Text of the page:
Converts locale and character set description (charmap) source files to produce a locale database.
The localedef command converts source files that contain definitions of locale-dependent information (such as collation, date and time formats, and character properties) into a locale object file used at run-time. The locale object file created by the localedef command is then used by commands and subroutines that set the locale with the setlocale subroutine.
The -i SourceFile flag and variable specify the file that contains the source category definitions. If the -i flag is not specified, the file is read from standard input.
The -f CharMap flag and variable specify a file that maps character symbols to actual character encodings. Using the -f flag allows one locale source definition to be applicable to more than one code set. If the -f flag is not specified, the default value for the CharMap variable is ISO8859-1.
The LocaleName parameter specifies the locale name for the locale database generated by the localedef command from the specified source files. The LocaleName parameter can be either an absolute path name for the file location or a relative path name.
If a locale category source definition contains a copy statement and the statement names an existing locale installed in the system, the localedef command proceeds as though the source definition contained the valid category source definition for the named locale.
- The localedef command uses the C compiler to generate the locale database. Therefore, to use this command you must have the C compiler installed.
- When replacing systemwide databases, it is advisable to do a soft reboot to ensure that the new locale is used throughout the system.
If an error is detected, no permanent output is created.
If warnings occur, permanent output is created when the -c flag is specified. The following conditions cause warning messages to be issued:
- A symbolic name not found in the file pointed to by the Charmap variable is used for the descriptions of the LC_TYPE or LC_COLLATE categories. This is an error condition for other categories.
- The number of operands to the order_start keyword exceeds the COLL_WEIGHTS_MAX limit.
- Optional keywords not supported by the implementation are present in the source file.
|-c||Forces the creation of locale tables even if warning messages have been issued.|
|-f CharMap|| Specifies the name of a file containing a mapping of character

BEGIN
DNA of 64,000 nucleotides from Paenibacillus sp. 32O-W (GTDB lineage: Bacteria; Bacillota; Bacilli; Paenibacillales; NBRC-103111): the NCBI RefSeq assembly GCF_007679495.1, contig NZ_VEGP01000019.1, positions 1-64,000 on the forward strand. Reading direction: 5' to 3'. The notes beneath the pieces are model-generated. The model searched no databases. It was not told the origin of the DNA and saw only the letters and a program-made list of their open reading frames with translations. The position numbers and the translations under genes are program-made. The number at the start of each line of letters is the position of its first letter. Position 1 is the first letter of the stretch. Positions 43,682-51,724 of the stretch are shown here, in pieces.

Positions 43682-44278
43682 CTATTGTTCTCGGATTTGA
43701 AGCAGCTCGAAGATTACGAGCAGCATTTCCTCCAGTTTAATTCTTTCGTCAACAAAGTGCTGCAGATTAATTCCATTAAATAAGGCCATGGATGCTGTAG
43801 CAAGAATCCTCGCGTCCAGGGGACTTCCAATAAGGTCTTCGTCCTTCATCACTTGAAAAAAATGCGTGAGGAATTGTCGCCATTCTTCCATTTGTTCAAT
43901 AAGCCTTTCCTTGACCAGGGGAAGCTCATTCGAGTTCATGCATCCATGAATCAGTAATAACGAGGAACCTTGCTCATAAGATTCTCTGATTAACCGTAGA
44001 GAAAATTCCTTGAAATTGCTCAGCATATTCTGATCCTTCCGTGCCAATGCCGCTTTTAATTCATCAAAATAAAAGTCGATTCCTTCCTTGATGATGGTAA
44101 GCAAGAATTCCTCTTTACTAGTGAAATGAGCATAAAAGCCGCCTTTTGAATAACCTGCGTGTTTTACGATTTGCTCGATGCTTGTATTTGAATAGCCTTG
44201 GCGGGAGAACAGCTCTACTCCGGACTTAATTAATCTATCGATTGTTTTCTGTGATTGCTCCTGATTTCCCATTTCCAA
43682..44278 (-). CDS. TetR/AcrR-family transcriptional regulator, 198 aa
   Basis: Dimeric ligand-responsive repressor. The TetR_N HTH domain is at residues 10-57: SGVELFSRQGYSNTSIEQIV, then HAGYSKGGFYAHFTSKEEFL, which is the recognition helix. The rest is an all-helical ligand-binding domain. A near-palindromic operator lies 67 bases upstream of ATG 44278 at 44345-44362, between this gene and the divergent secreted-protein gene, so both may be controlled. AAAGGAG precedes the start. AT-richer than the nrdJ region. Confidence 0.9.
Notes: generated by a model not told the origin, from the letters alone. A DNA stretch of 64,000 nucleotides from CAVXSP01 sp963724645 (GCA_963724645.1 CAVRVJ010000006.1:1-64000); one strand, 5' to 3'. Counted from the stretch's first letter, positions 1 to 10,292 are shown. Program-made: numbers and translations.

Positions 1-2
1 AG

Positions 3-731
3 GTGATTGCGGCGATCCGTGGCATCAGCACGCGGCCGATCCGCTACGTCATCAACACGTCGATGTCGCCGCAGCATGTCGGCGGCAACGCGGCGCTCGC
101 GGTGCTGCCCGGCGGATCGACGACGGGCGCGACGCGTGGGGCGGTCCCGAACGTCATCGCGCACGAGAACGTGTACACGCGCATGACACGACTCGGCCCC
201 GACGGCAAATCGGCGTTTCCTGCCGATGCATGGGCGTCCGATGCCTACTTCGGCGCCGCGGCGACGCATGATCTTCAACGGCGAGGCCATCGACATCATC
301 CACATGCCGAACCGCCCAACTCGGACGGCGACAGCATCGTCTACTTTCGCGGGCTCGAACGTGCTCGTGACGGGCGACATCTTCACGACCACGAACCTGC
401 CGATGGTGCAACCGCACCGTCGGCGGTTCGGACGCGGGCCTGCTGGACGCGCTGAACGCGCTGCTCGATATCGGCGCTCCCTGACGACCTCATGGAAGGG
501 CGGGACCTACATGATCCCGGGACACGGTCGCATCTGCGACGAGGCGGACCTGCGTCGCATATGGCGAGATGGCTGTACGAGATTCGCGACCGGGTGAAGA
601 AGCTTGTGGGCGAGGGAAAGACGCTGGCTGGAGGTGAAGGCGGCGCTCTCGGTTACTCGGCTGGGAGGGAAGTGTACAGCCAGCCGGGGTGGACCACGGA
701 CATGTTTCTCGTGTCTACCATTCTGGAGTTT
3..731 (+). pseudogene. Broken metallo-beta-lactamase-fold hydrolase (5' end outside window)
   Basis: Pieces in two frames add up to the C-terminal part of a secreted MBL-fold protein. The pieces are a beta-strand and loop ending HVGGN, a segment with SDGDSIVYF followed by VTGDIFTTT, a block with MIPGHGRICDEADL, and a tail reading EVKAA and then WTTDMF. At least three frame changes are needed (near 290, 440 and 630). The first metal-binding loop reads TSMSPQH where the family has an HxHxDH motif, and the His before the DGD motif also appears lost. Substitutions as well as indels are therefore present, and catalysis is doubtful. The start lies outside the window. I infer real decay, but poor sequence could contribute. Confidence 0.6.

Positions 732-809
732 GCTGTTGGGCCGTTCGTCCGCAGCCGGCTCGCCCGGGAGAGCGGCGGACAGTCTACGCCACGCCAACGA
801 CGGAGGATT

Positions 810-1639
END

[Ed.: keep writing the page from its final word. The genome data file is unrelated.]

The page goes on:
symbols and collating element symbols to actual character encodings.
A locale is associated with one and only one code set. If this flag
is not specified, the ISO 8859-1 code set is assumed.
Note: The use of certain system-provided CharMap files is fully supported. However, while correctly defined user-provided CharMap files may work properly, the result of such use is not guaranteed.
|-i SourceFile||Specifies the path name of a file containing the locale category source definitions. If this flag is not present, source definitions are read from standard input.|
|-L LinkOptions||Passes the specified link options to the ld command used to build the locale.|
|-m MethodFile|| Specifies the name of a method file that describes the methods
to override when constructing a locale. The method file specifies
user-supplied subroutines that override existing definitions, as well
as a path name for the library containing the specified subroutines.
The localedef command reads the method file and uses entry
points when constructing the locale objects. The code set methods
specified are also used in parsing the file pointed to by the CharMap variable.
Note: To create a 64-bit locale, the method file must specify the path of the library as a single archive that has two shared objects, one 32-bit and the other 64-bit, that contain the specified subroutines. Specifying separate paths to the 32-bit and 64-bit shared objects causes the localedef command to fail due to incompatible XCOFF format.
|LocaleName||Specifies the name of the locale to be created. This is the name that can subsequently be used to access this locale information.|
The localedef command returns the following exit values:
|0||No errors occurred and the locales were successfully created.|
|1||Warnings occurred and the locales were successfully created.|
|2||The locale specification exceeded limits or the code set or sets used were not supported by the implementation, and no locale was created.|
|3||The capability to create new locales is not supported.|
|>3||Warnings or errors occurred and no locales were created.|
- To create a locale called Austin from
standard input and disregard warnings, enter:
localedef -c Austin
- To create a locale called Austin with Austin.src as
source input, enter:
localedef -i Austin.src Austin